I’m not sure I’ve really answered your question. Please email me if you’d like to discuss this some more.

    Lastly, maybe some of you out there who have been in this situation would like to respond. What worked for you?

  • Spice age

    Spice age

    August 24th, 2012 at 12:36 AM

    @jnystrom:there is no such thing as the right time.the best person to answer as to when you should come out with it is you.how comfortable you are with the other person,what you plan about the relationship,the things you have already mentioned all come together to determine when it would be apt to tell about your condition.please give it some thought an when you are ready you should talk about it.dont be afraid of rejection though.just be strong and you will know how to go about it and all the best!

  • dee

    dee

    August 25th, 2012 at 11:01 AM

    I just recently found out that I have melanoma and that has made me question just about everything in life.

    I have young children for goodness sake! How could this happen to me? I eat right, I exercise, I wear sunscreen, my kids do, the hubby doesn’t but I try. What have I done to deserve this? I know it doesn’t have to be a death sentence but in many ways it feels like it, and even though I’m not I feel so alone. It’s kind of one of those things that I have tons of support but I just can’t even talk to them about this because it makes me sad to think of all that I could lose. I haven’t even told my mom yet because I know she will go to pieces when I do. Funny how a disease can just so easily become all that you think about, when maybe five minutes before you found out that you had it, you may have never even given it a second thought at all.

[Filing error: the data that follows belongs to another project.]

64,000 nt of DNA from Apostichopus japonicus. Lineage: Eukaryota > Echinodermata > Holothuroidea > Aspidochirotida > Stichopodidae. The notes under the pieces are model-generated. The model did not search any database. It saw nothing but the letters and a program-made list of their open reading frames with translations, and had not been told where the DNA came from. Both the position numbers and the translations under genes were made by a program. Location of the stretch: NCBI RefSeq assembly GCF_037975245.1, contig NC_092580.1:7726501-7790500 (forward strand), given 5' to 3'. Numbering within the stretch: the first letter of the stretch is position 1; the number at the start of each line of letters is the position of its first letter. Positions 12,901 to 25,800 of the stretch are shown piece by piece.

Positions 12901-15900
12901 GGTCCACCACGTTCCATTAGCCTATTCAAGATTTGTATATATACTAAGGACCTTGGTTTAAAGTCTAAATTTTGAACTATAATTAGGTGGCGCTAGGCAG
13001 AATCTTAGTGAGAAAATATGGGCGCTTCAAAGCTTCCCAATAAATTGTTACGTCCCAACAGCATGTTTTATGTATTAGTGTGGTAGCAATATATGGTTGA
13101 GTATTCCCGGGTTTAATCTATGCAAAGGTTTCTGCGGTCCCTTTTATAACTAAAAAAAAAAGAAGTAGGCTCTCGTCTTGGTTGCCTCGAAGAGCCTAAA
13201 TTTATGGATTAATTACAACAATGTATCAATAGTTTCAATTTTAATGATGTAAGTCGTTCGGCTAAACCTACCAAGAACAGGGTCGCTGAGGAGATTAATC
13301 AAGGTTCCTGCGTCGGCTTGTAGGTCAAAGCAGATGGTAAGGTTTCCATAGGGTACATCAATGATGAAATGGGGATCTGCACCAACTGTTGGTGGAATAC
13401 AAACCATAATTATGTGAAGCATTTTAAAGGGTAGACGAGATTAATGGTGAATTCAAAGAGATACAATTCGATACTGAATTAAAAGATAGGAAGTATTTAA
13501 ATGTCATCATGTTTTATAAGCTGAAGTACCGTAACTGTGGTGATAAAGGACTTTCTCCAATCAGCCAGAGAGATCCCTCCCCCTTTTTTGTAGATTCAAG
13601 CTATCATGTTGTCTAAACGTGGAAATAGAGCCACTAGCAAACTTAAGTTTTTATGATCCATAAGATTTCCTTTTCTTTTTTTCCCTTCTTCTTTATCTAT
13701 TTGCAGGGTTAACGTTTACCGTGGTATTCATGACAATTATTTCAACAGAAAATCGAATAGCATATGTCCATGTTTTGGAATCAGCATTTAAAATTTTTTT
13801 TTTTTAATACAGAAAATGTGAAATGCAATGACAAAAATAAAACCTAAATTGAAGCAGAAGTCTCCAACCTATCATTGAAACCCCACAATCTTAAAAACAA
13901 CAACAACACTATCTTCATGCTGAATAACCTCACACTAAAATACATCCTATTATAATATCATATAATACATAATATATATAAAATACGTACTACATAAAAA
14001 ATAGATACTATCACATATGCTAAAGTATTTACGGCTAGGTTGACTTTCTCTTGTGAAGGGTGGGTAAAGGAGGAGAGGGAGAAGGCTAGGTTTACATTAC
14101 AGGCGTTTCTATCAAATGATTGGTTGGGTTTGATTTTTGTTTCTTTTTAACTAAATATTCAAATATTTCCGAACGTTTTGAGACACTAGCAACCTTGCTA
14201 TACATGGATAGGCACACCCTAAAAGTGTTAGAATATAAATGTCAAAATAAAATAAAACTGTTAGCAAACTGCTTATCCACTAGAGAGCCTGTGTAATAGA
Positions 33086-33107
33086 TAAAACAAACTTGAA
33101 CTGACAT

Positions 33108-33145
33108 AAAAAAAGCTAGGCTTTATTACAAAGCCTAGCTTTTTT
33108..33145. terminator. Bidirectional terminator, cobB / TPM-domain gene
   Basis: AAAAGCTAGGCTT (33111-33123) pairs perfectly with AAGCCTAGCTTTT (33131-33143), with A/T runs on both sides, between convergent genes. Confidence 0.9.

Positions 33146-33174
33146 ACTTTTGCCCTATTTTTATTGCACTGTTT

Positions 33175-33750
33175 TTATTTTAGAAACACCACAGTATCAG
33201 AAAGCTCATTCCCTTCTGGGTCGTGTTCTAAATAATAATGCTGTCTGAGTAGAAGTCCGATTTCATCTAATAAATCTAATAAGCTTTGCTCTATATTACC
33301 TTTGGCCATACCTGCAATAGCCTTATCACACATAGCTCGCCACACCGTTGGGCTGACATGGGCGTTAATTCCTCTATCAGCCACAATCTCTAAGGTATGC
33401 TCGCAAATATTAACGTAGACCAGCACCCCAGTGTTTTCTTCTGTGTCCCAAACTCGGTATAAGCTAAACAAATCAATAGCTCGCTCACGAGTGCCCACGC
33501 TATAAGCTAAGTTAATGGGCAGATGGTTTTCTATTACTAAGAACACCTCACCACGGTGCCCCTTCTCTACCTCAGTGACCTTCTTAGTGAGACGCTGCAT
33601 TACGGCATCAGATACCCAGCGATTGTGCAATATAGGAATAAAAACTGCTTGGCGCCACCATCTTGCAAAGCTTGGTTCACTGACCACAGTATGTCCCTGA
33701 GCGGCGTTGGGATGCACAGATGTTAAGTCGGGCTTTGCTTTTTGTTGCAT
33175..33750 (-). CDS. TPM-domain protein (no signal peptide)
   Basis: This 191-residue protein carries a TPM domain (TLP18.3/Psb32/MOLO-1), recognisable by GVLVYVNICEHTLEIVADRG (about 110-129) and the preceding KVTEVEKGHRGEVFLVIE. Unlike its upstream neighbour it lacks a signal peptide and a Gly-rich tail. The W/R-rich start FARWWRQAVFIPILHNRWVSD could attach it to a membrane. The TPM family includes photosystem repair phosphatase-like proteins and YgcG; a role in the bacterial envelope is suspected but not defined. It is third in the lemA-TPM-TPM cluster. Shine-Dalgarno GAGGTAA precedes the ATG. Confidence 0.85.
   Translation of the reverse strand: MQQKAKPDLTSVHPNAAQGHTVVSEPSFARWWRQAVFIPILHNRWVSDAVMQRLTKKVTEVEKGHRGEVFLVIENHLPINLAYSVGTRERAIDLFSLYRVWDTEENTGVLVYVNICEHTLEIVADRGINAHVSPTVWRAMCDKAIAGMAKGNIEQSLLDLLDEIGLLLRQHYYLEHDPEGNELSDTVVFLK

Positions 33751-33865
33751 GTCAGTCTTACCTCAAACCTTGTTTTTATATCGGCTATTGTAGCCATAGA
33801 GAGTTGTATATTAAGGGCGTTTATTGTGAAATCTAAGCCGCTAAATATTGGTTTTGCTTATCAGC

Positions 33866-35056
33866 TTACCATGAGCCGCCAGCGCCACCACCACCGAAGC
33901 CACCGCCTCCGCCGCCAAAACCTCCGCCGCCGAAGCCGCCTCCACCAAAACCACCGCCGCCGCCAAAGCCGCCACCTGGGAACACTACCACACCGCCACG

• Brent

    Brent

    August 26th, 2012 at 8:49 AM

    ugh, cancer is one of those things that can leave you feeling surrounded by love yet isolated all at the same time.
    there is nothing like it that can stimulate more conversation and drive an uncomfortable wedge between people too
    funny how this one little thing is allowed to have so much power over us, sometimes in a good way and sometimes in a way that wears us down to nothing

  • bo

    bo

    August 27th, 2012 at 4:11 AM

    Cancer doesn’t have to be the death sentence that it once was.

    So to me feeling alone is probably something that these patients were feeling already, and not necessarily brought on by the disease.

  • Bernard

    Bernard

    September 5th, 2012 at 1:20 PM

    @Deem, it is horrible when the doctor gives such a diagnosis, and with having Multiple Sclerosis myself and not cancer will never truly know how you feel inside. I know how a diagnosis feels…The first stage for me was shock which lasted a long time, plus I was paralyzed from the neck down… I stopped going to the groups because they depressed me more, I couldn’t talk to my family because all they had was sympathy for me and not empathy. I had to take control of what I still had control over to keep myself from my own “final solution”.. Only you know what you still have control over, focus on those positives in your life and amplify them to over shadow the darkness that comes with such a fearful illness… I took my diagnosis as a wake up call and now i am in school to work with individuals who are fighting chronic illness so I can help those others who are at the beginning of a very difficult journey. Be strong and never look back…what helped me the most was living moment to moment, never taking anything for granted again, and never looking back

  • Tracy M.

    Tracy M.

    August 22nd, 2014 at 3:44 PM

    I just wrote a book for other single survivors titled Being Single, with Cancer. It is available on Amazon. I agree that you are never alone, though when you’re single, it can feel as if you are. The first line of my book is “feeling alone is far worse than having cancer.” The book offers exercises for taking stock of all the people in your life and asking for help, and how to navigate telling potential dates, dealing with body image issues and fertility and life after cancer.

  • Jeff

    Jeff

    June 25th, 2017 at 6:18 PM

    Hello Tracy!
    I am a 53 year old single man with cancer… it’s been a long journey… but I’ve been stable for about a year. In your opinion, what would be the best place to meet single women with cancer. From my experience, it seems that healthy women, though polite, seem to avoid men with cancer… perhaps rightly so. Thank you for your thoughts,
    Jeff